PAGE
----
They have the touch screen capabilities, from the iPod and iPhone.

ipod-touch

They have the media playback capabilities and other circuitry from the Apple TV.

Apple TV

They have the amazing batteries from the MacBook Pro line.

new-apple-batteries

The speakers are also from the MacBook Pro line, and they’re some of the best small speakers on the market, if not the best.

macbook-pro-speakers

People talk about an iTablet, but I’m not really sold on the idea. Yes, if you put all of these components together, you could have an iTablet, but what I want is a larger iPod, or rather a usable, untethered Apple TV with a nice, built-in display and decent battery life. It could look something like this (and no, this isn’t a rendering, it’s a screenshot from Apple’s own website).

itv

Take away the stand, and imagine a nice iPod-like bezel around it, so you can grab it in your hands and hold it. Perhaps it could have some sort of leg that folds out to let it stand on its own, too. This is what I’m looking for. An iPod I can actually watch, anywhere.

Images used courtesy of Apple.

Gotta give them something to do

It’s easy to decry TV, movies and sports as nothing more than a time suck, as a constant push toward looser morals and a consumer culture, but they also provide a benefit that’s not often discussed — that of giving people something acceptable to do with their time. Among other things, they redirect energy that would be spent on real life behaviors into vicarious behaviors, and in some ways, that’s a good thing in today’s world.

You look back through recent history, and you’ll see that as societies became more civilized, people distanced themselves from nature and segmented their existence not only in terms of time but also in terms of space. When economies were based solely (or mostly) on agriculture and crafts, people had plenty to do all day long. Life and work followed a natural cycle, and they intermingled. (You see some of that these days with telecommuting.) People had homes, and they had land, and they worked on that land and around their homes all day long. They put in long hours during the spring, summer and autumn, and relaxed during winter, at home with their families. Nowadays, very few people still live on that cycle. Most people have office jobs and live in apartment buildings, particularly in the larger cities where the costs of owning a home are prohibitive. When they get home at night, what’s there to do? Little, really. When you have an apartment, what are you going to do? Stare at the walls? Vacuum the floors? Re-organize your sock drawers? I suppose that’s how the need for mass entertainment developed, first with sports, then movies, then TV. When you have (roughly) five hours of free time per day, you’ve got to spend it somehow, so why not become a sports fan, or why not watch movies or TV?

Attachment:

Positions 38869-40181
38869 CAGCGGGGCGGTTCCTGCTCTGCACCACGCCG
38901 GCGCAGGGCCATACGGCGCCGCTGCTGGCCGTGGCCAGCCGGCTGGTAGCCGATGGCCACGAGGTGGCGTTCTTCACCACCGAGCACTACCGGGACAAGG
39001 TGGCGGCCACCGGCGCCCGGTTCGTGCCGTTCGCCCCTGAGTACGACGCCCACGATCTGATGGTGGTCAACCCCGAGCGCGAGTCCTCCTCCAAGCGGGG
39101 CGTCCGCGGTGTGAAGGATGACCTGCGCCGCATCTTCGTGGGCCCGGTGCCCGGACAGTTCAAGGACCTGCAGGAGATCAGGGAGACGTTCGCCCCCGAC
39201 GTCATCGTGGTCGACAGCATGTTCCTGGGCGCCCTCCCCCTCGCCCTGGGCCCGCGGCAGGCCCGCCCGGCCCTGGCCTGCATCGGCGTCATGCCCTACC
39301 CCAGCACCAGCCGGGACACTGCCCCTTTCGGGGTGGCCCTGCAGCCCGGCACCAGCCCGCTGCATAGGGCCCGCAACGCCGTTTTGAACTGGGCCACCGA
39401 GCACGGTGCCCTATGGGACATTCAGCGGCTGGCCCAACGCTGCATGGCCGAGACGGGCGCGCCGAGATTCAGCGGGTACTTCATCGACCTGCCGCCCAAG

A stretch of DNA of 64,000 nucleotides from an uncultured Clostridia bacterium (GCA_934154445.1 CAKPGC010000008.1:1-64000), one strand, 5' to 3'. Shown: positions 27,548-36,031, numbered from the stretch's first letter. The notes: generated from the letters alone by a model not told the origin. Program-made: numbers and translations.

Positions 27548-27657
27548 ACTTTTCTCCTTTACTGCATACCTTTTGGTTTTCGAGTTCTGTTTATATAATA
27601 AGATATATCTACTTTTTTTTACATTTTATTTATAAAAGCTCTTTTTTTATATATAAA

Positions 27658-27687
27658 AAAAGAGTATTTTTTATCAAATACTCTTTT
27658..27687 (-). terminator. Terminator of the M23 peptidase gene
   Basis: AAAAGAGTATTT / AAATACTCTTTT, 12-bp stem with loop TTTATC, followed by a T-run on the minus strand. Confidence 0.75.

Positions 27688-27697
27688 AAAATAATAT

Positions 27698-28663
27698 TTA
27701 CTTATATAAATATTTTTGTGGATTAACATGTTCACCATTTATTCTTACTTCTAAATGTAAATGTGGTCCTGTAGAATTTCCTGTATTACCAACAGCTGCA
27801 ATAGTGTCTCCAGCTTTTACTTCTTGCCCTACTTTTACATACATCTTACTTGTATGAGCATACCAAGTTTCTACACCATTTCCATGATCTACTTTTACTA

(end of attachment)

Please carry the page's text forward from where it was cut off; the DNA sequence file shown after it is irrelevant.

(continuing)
As one follows the progress of their favorite sports team or TV show, they live in that world, through those characters or stars, and experience the highs and lows of that microcosm. Some would say that’s a form of population control, of dumbing down the population, of occupying their time with nonsense so they don’t wake up and start something. In some ways, it is, but it’s also needed. What would people do with the energy and time they spend on sports and TV if those outlets didn’t exist? Some would spend it in positive ways — with their families, on books, arts, hobbies, games, newspapers, trips and the like — and yet others (and this is a number that can’t be quantified) would spend it in negative ways — and the variety of those ways is something that would boggle the mind. For that group of people, the fact that they spend their time in front of the TV or in the stands, cheering for their sports teams, is undoubtedly a good thing.

So, beside the fact that there are very real benefits to TV networks and advertisers as more people tune in to see TV shows and sports matches, or to movie studios as more people go to see their latest creation, or to sports teams when fans fill their stadiums, there are arguable benefits to be gained for society in general as more people tune out the outside world and turn on their TVs. The issue is clearly more complicated than that, and I’m oversimplifying things, but I wanted to point out this particular aspect. It’s but one view among many that can be taken when you talk about this subject. The more I think of this, the more I realize its complexity can’t possibly be explained in a single post, so don’t expect an overarching conclusion here — just an observation.